Christian worship is designed to be an embodied practice. In Christian worship, we arrange our bodies in postures and move our bodies in ways that connect our hearts and minds. Christian worship often entails postures like kneeling, for example. Kneeling is an embodied way of demonstrating our vulnerability and submission. When we assume this physical posture in response to God’s Word, our hearts and minds are formed at a deep level. “For this reason I bow my knees before the Father…” (Eph. 3.14 NIV)

Christian worship also often involves singing. Singing is a way for people with diverse voices to be joined together to make a harmony. It is a physical and metaphorical example of unity with diversity. This practice teaches us that there are different parts of the body, there is one body, one faith, one baptism, one Lord.

Christian worship centers around the celebration of the life, death, and resurrection of Jesus in the Lord’s Supper. The Lord’s Supper is where we all locate ourselves at the foot of Jesus’s Cross, in need of God’s mercy, and willing to lay down our lives with Christ in surrender to God’s love. The Lord’s Supper is also where we “lay down our swords and soundbites,” recognizing that when we all eat from the same loaf, we are one body. This act of worship unites us not only to God in Christ, but to one another in the body of Christ, across all political divisions.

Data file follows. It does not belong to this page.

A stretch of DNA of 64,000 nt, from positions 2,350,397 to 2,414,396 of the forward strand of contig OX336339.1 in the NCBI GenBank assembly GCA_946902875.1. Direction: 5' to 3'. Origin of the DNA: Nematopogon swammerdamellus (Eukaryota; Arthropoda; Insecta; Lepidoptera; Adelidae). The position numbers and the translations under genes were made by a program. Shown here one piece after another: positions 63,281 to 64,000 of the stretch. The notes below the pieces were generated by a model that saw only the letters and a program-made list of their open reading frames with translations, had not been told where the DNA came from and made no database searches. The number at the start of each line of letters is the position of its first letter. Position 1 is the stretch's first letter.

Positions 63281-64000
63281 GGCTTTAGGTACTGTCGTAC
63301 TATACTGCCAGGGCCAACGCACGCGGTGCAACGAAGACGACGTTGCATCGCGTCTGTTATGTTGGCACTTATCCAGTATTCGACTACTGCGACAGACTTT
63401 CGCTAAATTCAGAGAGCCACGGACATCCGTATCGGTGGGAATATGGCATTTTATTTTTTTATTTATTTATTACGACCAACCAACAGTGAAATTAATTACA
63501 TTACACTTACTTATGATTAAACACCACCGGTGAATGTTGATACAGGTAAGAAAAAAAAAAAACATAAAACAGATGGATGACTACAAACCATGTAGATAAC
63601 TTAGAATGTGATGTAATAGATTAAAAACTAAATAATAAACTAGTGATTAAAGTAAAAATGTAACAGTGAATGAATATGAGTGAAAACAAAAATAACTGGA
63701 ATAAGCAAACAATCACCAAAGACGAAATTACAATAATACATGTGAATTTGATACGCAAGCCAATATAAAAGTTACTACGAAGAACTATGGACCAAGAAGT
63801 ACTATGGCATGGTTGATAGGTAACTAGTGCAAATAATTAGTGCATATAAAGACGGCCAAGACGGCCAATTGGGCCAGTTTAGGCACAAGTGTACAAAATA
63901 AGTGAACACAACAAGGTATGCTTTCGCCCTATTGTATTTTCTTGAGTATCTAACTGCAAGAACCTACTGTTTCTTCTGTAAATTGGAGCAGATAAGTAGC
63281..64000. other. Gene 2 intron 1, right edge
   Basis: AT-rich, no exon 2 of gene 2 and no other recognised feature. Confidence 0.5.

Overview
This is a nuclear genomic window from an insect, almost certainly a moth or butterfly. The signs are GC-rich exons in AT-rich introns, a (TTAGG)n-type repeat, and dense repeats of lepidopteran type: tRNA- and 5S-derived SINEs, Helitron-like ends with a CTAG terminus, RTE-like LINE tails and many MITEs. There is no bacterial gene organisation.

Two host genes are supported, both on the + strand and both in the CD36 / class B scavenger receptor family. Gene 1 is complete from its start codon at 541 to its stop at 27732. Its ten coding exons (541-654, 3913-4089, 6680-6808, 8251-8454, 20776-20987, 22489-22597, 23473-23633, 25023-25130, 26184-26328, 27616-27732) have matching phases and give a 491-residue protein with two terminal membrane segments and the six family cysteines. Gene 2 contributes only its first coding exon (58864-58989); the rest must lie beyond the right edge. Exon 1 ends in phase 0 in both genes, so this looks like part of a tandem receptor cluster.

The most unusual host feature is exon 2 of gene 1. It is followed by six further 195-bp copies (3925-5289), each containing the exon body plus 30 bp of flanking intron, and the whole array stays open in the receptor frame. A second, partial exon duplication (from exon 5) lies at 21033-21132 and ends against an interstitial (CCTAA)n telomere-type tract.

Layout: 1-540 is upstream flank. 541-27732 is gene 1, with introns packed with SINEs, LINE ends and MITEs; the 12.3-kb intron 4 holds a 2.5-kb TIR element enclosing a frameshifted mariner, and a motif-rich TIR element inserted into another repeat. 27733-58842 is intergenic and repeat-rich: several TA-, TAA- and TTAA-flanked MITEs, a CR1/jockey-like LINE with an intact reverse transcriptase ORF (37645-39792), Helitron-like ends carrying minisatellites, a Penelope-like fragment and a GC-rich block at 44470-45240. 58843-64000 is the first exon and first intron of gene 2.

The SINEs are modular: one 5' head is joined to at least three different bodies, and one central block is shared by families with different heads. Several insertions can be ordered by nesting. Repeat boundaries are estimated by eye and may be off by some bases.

In Closing

In this especially contentious political season, may we return to the message of the Gospel: That in and through Jesus and the Spirit, God has inaugurated his Kingdom, begun the restoration of all things, and will soon fully establish his promised shalom. Into this vision, we are called. This is the announcement of the good news, not good advice. This has happened, and is happening. Our call is merely to join in the life of God by giving ourselves over to Jesus’s Way of love. Faithfulness, not effectiveness is our calling.

Yes, we are called to “seek the shalom of the city,” to partner with others of good will toward the flourishing of all persons in society. To this end, we participate in the democratic process. Above all, we are called to maintain our allegiance to Jesus, never allowing ourselves to be co-opted by other gods and lords. May we tend to our soul’s care as we live as strangers and exiles in this world.